(usually, or eventually) notice when signatures at the bottom of
messages differ from the - form - line but if that signature is an
informal first name I can't see any reason for requiring it to be
unique. First names are by their nature rarity unique, while Richard's
"rf" - from - line is sufficiently distinct for me to be able to follow
his contributions in the HTML groups and recognise him on the occasions
when he posts here.

Richard (Cornford).
Jul 20 '05 #7

Personally, I think the Richard you are referring to need to make a
more identifiable name if there is going to be some issue of it. I
thiink this is a case of people making to much of nothing, and we need
to get over it.

Richard
On Wed, 21 Jan 2004 22:02:21 +0000, Dr John Stockton
<sp**@merlyn.demon.co.uk> wrote:
JRS: In article <hu*****************@news-server.bigpond.net.au>, seen
in news:comp.lang.javascript, rf <ma**********@the.time> posted at Wed,
21 Jan 2004 12:43:57 :-

Cheers
Richard.


Please do not sign yourself Richard; we already have a respected
instance of the name.

In a technical newsgroup, posters should be willing to identify
themselves in full - personal name and approximate location.

--
© John Stockton, Surrey, UK. ?@merlyn.demon.co.uk Turnpike v4.00 MIME. ©
Web <URL:http://www.merlyn.demon.co.uk/> - FAQish topics, acronyms, & links.
Proper <= 4-line sig. separator as above, a line exactly "-- " (SonOfRFC1036)
Do not Mail News to me. Before a reply, quote with ">" or "> " (SonOfRFC1036)


Brynn
www.coolpier.com

I participate in the group to help give examples of code.
I do not guarantee the effects of any code posted.
Test all code before use!
Jul 20 '05 #8

You guys can sign Brynn all week ... unfortunately, there are no user
name rules with NGs ... although this would be nice ... it isn't going
to be managable.

Brynn

Also, on a personal note, I only call someone Dr in my personal
circles if they refer to me as Sensei ... I have spent more years
training in serveral martial arts styles than it takes to go to med
school.

Sensei Brynn
On Wed, 21 Jan 2004 22:02:21 +0000, Dr John Stockton
<sp**@merlyn.demon.co.uk> wrote:
JRS: In article <hu*****************@news-server.bigpond.net.au>, seen
in news:comp.lang.javascript, rf <ma**********@the.time> posted at Wed,
21 Jan 2004 12:43:57 :-

Cheers
Richard.


Please do not sign yourself Richard; we already have a respected
instance of the name.

In a technical newsgroup, posters should be willing to identify
themselves in full - personal name and approximate location.

--
© John Stockton, Surrey, UK. ?@merlyn.demon.co.uk Turnpike v4.00 MIME. ©
Web <URL:http://www.merlyn.demon.co.uk/> - FAQish topics, acronyms, & links.
Proper <= 4-line sig. separator as above, a line exactly "-- " (SonOfRFC1036)
Do not Mail News to me. Before a reply, quote with ">" or "> " (SonOfRFC1036)


Brynn
www.coolpier.com

I participate in the group to help give examples of code.
I do not guarantee the effects of any code posted.
Test all code before use!
Jul 20 '05 #9
JRS: In article <bu*******************@news.demon.co.uk>, seen in
news:comp.lang.javascript, Richard Cornford
<Ri*****@litotes.demon.co.uk> posted at Thu, 22 Jan 2004 03:17:08 :-
"Dr John Stockton" <sp**@merlyn.demon.co.uk> wrote in message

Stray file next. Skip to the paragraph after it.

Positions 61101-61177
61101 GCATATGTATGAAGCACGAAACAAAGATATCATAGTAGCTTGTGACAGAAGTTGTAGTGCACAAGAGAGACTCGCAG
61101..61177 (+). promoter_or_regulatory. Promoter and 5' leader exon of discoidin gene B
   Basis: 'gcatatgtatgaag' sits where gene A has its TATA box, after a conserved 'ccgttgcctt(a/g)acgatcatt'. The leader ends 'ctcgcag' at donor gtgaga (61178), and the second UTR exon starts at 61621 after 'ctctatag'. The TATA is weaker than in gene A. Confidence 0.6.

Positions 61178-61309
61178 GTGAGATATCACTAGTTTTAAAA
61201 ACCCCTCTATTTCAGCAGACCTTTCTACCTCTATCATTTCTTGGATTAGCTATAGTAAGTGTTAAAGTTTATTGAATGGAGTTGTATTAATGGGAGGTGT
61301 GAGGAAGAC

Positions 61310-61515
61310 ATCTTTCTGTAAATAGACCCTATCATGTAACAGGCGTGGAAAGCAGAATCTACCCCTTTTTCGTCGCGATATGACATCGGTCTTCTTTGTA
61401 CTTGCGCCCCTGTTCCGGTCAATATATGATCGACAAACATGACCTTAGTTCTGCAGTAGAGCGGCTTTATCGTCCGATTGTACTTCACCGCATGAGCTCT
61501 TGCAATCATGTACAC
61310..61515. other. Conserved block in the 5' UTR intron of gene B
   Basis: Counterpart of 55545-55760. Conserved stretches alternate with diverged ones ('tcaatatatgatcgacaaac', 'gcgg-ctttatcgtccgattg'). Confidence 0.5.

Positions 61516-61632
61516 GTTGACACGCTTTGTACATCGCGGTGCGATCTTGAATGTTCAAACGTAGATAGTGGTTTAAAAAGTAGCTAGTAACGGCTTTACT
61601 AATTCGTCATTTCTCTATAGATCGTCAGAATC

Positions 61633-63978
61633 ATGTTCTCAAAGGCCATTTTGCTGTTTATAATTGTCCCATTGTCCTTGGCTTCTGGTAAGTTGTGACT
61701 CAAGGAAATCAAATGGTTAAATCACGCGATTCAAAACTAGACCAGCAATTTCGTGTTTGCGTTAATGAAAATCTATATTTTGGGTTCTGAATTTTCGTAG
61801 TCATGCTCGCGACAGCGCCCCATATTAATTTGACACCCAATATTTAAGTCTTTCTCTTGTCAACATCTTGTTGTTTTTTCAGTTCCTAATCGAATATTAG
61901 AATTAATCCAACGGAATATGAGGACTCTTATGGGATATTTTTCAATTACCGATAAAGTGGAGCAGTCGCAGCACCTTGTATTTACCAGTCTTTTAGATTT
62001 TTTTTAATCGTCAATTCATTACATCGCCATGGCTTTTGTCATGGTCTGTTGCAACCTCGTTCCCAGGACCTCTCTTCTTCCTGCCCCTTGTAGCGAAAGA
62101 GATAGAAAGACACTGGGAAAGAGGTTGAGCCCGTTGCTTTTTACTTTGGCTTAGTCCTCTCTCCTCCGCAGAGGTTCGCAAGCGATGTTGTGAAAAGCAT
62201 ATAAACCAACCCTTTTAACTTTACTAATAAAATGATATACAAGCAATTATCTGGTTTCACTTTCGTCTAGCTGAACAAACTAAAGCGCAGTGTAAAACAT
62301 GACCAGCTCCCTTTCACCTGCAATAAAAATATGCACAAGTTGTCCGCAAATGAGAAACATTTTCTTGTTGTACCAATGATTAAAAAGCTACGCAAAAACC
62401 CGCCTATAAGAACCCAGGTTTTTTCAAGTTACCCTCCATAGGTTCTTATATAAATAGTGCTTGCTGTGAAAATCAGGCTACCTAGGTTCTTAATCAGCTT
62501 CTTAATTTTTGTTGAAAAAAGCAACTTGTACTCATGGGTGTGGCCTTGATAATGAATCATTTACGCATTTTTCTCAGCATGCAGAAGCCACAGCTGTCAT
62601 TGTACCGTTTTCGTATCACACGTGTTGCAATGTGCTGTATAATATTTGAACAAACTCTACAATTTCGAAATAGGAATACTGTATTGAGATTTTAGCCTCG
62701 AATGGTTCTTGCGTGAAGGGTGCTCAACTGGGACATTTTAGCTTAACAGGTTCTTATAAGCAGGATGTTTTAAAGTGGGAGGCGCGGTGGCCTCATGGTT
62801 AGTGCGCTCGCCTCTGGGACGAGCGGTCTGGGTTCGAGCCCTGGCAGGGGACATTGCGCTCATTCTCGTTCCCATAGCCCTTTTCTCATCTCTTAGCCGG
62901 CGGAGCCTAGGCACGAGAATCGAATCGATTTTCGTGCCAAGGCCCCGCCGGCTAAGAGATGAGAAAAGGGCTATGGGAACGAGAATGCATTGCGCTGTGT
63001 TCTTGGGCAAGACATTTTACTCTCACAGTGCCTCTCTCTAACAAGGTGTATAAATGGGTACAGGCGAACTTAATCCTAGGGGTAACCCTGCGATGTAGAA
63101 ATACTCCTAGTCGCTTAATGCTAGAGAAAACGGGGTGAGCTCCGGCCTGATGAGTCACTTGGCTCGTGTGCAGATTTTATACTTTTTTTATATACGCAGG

news:jF**************@merlyn.demon.co.uk...
<snip>
Richard.
Please do not sign yourself Richard; we already have a
respected instance of the name.


Are you referring to me (or Richard Hockey, who I believe has been
positing in this group longer than I have)?


To you, in the second instance, and to rf of AU, whose article I was
following-up-to, in the first. I don't recognise the name Hockey in
this context.
In a technical newsgroup, posters should be willing to
identify themselves in full - personal name and
approximate location.
In my experience (which may not be representative) Richard is a very
common name, and for some reason particularly in IT.


Indeed, which makes discrimination even more necessary in that case than
it is in the case of, say, "Adrian". A Richard should be unwilling to
bask in, or detract from, the glory of another Richard.

Personally (and it may be largely a matter of the presentation in my
newsreader) I look to the - from - line to identify the poster. I
(usually, or eventually) notice when signatures at the bottom of
messages differ from the - form - line but if that signature is an
informal first name I can't see any reason for requiring it to be
unique. First names are by their nature rarity unique, while Richard's
"rf" - from - line is sufficiently distinct for me to be able to follow
his contributions in the HTML groups and recognise him on the occasions
when he posts here.


Newsreaders do vary in their /modes operandorum/ (?), and readers differ
in their eyesight, and monitors differ too. While I can read the
Subject and Author lines while passing down a newsgroup, they are for me
distinctly less easy to read than the bodies of the articles.

There is a general News convention that the bodies of articles should be
self-sufficient; that one should not normally need to look outside the
body, to the header or thread, while reading the article. And the
identity of the author is significant.

--
© John Stockton, Surrey, UK. ?@merlyn.demon.co.uk Turnpike v4.00 MIME ©
Web <URL:http://www.uwasa.fi/~ts/http/tsfaq.html> -> Timo Salmi: Usenet Q&A.
Web <URL:http://www.merlyn.demon.co.uk/news-use.htm> : about usage of News.
No Encoding. Quotes before replies. Snip well. Write clearly. Don't Mail News.
Jul 20 '05 #10